Me: How could you tell? Yes, I love the Terminator series, the X-Men movie Days of Future Past, and a number of other similar stories. Someone told me when SURVIVAL COLONY 9 came out that it was somewhat similar to The Walking Dead, so I watched the first episode of that series. But alas, I've never been a fan of zombie movies.

Austin: How did it feel to create a novel?

Me: This is a sort of dorky answer, but in all honesty, it felt similar to creating a child. I remember how it felt to hold my daughter for the first time, and it was similar to holding my own novel for the first time. (Holding my daughter was better, though. I have to say that or she'll kill me, but it's really true!)

Rocco: Did you ever try to publish any of your novels from the past?

Me: That's an interesting question. Like most writers, I've written more books than I've published, including a fantasy novel I wrote when I was sixteen. These days, with self-publishing, I could easily put those novels out there. But I feel as if that would be a mistake, because there's a reason most of them aren't published: they're not very good. They were the novels that helped me develop my skills to the point where I could write publishable novels, so it's probably better they remain in my closet or on my hard drive!

Lindsey: Is there a particular character you relate to?

Me: I definitely relate to my narrator, because he's the most me: a guy who tries to do the right thing but sometimes fails and sometimes doubts himself. But I also relate to Aleka, the character I'd most like to be. I find her really admirable, because she has a very strong sense of justice that I wish I could live up to in my own life.

Christian: How did you handle criticism from your editor?

Me: Another great question. Like all people, I feel bad when I get criticized, when someone doesn't like my book, when I get a negative review, and so on. But as a writer, you have to learn to deal with criticism--which doesn't mean ignoring it, but putting it to productive use. My editor always has critical comments to make about my manuscripts, and at first they sting a little. But then I take a step back, think about what she's saying, and do my best to learn from her criticism and make the manuscript as good as I can.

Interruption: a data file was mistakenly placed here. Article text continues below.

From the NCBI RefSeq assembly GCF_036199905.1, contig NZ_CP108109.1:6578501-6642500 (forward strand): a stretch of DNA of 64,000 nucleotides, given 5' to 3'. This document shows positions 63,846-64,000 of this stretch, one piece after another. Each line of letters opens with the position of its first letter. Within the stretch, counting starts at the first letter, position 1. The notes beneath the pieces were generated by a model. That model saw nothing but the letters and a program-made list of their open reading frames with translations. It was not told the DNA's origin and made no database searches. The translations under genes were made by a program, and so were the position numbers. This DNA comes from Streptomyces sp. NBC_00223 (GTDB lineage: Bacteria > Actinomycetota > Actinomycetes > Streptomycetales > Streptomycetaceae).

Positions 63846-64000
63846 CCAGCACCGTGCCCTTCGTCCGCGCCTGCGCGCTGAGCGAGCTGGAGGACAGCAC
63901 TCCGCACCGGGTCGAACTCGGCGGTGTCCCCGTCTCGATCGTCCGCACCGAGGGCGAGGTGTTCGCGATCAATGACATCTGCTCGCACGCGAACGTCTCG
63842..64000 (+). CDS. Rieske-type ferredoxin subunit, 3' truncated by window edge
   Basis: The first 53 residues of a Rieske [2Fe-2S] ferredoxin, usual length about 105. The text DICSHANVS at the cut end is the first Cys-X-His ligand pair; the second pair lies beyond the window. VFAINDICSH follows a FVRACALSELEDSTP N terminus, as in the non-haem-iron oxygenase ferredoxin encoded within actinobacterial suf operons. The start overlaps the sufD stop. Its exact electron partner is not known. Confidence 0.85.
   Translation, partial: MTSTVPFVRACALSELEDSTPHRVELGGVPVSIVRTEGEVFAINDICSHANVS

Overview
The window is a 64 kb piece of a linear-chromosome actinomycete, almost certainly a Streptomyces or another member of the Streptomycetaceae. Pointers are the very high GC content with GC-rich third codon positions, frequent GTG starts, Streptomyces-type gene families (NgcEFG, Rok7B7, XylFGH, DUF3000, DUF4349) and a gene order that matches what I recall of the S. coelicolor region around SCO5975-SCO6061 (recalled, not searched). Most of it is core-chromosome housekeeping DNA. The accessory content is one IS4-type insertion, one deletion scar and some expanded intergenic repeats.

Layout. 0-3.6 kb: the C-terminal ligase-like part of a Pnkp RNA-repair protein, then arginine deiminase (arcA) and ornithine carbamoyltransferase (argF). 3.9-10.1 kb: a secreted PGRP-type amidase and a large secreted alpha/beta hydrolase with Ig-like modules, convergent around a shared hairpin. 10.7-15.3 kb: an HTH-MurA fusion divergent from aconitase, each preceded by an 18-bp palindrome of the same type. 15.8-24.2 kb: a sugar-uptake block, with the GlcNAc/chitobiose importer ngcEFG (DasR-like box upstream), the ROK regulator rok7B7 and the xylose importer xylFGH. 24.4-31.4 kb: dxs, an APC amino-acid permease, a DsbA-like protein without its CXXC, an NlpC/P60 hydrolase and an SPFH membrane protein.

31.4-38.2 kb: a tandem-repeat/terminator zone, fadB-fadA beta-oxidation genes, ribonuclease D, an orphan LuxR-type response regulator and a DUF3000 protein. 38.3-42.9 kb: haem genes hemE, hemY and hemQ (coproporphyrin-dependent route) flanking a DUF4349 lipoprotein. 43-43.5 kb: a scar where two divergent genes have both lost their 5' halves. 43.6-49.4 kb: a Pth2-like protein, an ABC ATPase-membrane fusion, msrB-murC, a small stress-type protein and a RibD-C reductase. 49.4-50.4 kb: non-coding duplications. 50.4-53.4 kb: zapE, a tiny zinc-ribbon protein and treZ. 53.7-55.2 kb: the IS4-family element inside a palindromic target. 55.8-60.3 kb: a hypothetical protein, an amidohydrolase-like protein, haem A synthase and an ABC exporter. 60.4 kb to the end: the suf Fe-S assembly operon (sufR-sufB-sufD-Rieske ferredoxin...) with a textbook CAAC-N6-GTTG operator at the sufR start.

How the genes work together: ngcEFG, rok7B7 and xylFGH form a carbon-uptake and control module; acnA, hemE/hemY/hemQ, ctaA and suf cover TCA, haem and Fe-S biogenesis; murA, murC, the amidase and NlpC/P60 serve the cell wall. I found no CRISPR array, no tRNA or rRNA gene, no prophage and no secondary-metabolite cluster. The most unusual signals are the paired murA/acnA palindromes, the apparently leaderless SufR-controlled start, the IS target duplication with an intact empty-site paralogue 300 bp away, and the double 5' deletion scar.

Hannah: With all the disappointments in a writer's life, what gives you the strength to go on?

Me: I think the answer to that is simply that I've wanted to be a writer almost as long as I can remember. If I'd given up, if I'd let disappointment stand in my way, I wouldn't have achieved my dream. So every time the going gets tough, I remind myself of why I'm doing this, and that helps me find my way.

Nadia: If you were living under the circumstances Querry lives under, what would you do?

Me: The reality is, I'd probably die. I'm not saying that facetiously; in order to make this book work, I had to take certain liberties with reality (such as the scarcity of water in Querry's world) that probably aren't actually survivable. But if it were possible to live under these conditions, I like to believe that, like Querry, I'd fight for the future, not only my own but that of others.

Jared: Did the ending of SURVIVAL COLONY 9 stay the same from draft to draft?

Me: Yes--but the middle changed a lot! That's usually how it is with me as a writer: I know where I want to go, but I don't know how I'm going to get there. I do a certain amount of planning, but for the most part, I enjoy being surprised by the twists and turns that occur during the act of writing.

Mike: Are there any of your characters that you dislike?

Me: I've definitely written unlikable characters, but that doesn't mean that I, the author, don't like them. Or maybe it would be better to say that I identify with them--I know what makes them tick, I get where they're coming from. I believe it's important for authors to know all their characters through and through, which often means recognizing qualities in them, even negative qualities, that are part of one's own make-up.

Madison: What's the most important struggle in SURVIVAL COLONY 9--the internal one or the external one?

Me: Wow, fascinating question. I tried to make Querry's internal struggle--to accept himself and grow into a confident leader--connect with his external struggle--to defeat the Skaldi. That's not to say he needed to defeat them to prove himself. It's to say he needed to learn to take risks, to get outside himself and act for the good of others, and to overcome his own insecurities and doubts. The Skaldi, as creatures that steal identity, became important antagonists in Querry's quest to discover who he is.